How To Test For Soap
There are two popular tests for checking soap levels in Biodiesel. One, called The Shake Em Up Test, is a subjective test that can give you a good approximation of the soap content in Biodiesel. The other test, called The Soap Titration Test, is an extremely accurate objective test that will tell you exactly how many parts per million of soap are in your Biodiesel.

Test #1: The "Shake-Em Up" Test
This test is a subjective test that will indicate if you still have large amounts of soap left in your Biodiesel. It's a great test for checking to see if you're "getting close" to getting all the soap out. However, it's not an exact test and should only be used to give a "close approximation" of the level of soap in Biodiesel. Passing this test doesn't necessarily guarantee that the soap content in your fuel is at or below ASTM levels. A pass simply indicates that soap levels are significantly reduced.

How The Test Works
Distilled water is mixed into Biodiesel and then allowed to settle out.  As the water settles out the soap will cloud the water making it hazy and somewhat opaque. The test relies on the tester being able to see the difference between fresh, clear distilled water and water that may have absorbed soap. It is a highly subjective test and only gives an indicator that soap may be present. It does not indicate the "amount" of soap present in the Biodiesel.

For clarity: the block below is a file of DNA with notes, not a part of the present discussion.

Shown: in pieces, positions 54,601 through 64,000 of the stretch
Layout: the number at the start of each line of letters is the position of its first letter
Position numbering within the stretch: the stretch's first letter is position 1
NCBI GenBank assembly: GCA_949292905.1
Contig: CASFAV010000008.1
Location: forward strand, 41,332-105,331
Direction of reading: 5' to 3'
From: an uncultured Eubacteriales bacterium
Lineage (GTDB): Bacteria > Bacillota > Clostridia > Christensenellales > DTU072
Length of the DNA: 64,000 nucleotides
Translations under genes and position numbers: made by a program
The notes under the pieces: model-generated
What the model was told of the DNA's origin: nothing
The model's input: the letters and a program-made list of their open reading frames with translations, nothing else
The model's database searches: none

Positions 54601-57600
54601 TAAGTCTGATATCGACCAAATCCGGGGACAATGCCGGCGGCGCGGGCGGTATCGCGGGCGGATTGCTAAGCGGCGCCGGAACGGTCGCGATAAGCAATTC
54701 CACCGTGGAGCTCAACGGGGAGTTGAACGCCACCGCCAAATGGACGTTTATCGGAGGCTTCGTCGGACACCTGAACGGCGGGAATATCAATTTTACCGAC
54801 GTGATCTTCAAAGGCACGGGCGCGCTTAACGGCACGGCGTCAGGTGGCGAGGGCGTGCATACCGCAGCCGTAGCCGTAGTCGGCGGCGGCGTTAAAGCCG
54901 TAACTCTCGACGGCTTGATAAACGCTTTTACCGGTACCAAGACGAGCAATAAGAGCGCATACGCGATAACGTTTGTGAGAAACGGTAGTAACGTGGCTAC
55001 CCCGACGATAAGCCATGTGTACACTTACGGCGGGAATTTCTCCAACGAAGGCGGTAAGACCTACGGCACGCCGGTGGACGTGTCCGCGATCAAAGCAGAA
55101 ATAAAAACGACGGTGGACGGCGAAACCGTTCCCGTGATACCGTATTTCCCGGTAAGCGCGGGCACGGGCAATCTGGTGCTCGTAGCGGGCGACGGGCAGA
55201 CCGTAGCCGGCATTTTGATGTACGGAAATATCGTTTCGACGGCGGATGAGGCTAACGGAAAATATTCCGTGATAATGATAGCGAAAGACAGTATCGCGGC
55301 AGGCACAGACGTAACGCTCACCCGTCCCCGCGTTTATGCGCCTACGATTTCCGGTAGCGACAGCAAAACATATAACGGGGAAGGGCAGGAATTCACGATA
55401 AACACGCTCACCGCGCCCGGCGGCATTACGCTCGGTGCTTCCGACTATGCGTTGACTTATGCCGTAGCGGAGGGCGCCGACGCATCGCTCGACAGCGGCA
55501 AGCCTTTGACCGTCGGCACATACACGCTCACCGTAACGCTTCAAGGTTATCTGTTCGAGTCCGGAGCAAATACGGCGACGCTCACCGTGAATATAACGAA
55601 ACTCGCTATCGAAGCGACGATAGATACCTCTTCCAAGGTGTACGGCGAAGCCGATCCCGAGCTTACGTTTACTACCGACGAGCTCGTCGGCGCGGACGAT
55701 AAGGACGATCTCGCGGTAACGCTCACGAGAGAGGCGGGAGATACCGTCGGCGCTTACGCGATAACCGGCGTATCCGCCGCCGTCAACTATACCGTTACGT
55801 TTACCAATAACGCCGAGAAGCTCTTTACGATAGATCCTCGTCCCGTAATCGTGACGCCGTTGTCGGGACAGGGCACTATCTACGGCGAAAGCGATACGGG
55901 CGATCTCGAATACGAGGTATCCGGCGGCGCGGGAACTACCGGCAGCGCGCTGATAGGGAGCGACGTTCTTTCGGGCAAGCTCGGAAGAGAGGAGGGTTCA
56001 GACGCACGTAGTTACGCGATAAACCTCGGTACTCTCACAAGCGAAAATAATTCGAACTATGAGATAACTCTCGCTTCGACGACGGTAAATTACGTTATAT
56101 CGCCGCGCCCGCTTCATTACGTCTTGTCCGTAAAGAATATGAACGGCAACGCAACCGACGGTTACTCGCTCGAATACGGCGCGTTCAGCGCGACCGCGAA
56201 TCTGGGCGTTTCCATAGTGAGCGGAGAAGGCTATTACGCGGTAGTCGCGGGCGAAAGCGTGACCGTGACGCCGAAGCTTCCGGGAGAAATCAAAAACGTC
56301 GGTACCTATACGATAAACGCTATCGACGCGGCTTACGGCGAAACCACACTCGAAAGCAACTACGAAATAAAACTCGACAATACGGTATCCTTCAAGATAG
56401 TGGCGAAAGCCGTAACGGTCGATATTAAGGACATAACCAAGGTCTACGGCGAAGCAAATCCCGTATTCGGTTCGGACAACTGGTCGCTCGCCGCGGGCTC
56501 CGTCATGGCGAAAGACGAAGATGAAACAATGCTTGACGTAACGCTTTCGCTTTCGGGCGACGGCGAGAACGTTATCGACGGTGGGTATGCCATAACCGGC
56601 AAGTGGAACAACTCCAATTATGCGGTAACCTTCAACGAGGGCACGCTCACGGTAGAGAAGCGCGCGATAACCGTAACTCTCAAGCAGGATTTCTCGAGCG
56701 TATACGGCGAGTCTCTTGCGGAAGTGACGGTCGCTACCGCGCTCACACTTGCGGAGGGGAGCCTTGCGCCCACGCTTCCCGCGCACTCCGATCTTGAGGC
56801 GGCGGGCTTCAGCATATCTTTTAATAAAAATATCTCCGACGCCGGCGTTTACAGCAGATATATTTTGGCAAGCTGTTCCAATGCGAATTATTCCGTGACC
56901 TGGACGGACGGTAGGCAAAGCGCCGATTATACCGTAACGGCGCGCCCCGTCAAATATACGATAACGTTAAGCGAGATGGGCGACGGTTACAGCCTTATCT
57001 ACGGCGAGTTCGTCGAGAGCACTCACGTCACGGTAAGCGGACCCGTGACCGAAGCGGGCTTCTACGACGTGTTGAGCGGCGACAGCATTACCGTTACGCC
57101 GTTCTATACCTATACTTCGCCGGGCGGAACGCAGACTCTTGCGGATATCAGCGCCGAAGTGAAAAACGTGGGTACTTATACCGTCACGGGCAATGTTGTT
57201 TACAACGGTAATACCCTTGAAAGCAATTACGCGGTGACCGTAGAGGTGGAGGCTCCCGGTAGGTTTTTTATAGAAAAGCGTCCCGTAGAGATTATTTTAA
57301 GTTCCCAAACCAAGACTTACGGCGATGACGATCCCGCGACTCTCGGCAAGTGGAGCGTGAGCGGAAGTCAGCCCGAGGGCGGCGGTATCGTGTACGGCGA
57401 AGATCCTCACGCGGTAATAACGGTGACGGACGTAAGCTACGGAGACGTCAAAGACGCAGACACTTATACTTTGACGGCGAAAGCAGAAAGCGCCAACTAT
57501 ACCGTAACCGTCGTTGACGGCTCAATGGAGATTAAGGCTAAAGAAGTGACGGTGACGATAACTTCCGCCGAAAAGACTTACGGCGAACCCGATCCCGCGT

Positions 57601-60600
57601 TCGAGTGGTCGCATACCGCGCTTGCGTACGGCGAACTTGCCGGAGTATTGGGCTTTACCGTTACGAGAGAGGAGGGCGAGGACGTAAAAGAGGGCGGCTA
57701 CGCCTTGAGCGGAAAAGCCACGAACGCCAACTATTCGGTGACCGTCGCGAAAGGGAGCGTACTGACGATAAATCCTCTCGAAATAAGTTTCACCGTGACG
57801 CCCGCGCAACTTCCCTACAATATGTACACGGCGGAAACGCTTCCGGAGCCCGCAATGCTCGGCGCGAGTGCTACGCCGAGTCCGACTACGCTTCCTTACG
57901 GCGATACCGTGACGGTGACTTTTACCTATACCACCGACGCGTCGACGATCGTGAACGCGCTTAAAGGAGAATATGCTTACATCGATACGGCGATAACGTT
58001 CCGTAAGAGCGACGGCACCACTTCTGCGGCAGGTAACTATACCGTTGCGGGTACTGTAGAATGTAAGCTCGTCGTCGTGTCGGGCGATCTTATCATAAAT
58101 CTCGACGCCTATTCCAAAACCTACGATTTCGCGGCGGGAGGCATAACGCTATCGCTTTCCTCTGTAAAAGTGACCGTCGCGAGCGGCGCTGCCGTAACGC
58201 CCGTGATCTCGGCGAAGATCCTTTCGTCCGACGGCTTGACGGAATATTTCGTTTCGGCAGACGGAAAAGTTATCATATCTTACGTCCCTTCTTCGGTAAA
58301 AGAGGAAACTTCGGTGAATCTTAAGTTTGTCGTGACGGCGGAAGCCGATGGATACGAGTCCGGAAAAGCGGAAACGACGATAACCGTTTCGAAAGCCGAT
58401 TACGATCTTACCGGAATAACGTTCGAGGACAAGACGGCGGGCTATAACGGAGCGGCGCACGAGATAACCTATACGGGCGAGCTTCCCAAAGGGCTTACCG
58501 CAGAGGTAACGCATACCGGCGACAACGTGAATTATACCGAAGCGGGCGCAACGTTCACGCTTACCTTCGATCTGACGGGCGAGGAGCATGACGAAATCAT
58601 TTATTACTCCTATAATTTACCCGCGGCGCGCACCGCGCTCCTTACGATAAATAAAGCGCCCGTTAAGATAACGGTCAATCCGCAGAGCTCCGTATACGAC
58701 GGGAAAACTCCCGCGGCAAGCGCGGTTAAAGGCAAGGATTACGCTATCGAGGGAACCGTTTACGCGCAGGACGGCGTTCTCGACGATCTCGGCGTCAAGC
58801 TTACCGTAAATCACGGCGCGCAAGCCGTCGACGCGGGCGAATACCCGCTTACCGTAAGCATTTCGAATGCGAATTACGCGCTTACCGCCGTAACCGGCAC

Items Needed:
- Clean Glass Jar (at least 500 mL capacity)
- Distilled Water
- Biodiesel To Test

How To Perform The Test:
1) Fill a clean glass jar half-way full of Biodiesel
2) Fill the rest of the jar with distilled water
3) Cap the jar and shake it vigorously for about 10 seconds
4) Set the jar down and allow the water and Biodiesel to sit for about 30 min to 1 hour
5) Return and look at the water that's separated out.

Shake Em Up Test

Reading The Test:
If the water that settles out isn't as clear as the water that went in, then soap levels are still fairly high and the Biodiesel should continue to be washed further (in the picture above, the water on the bottom is still hazy and washing should continue).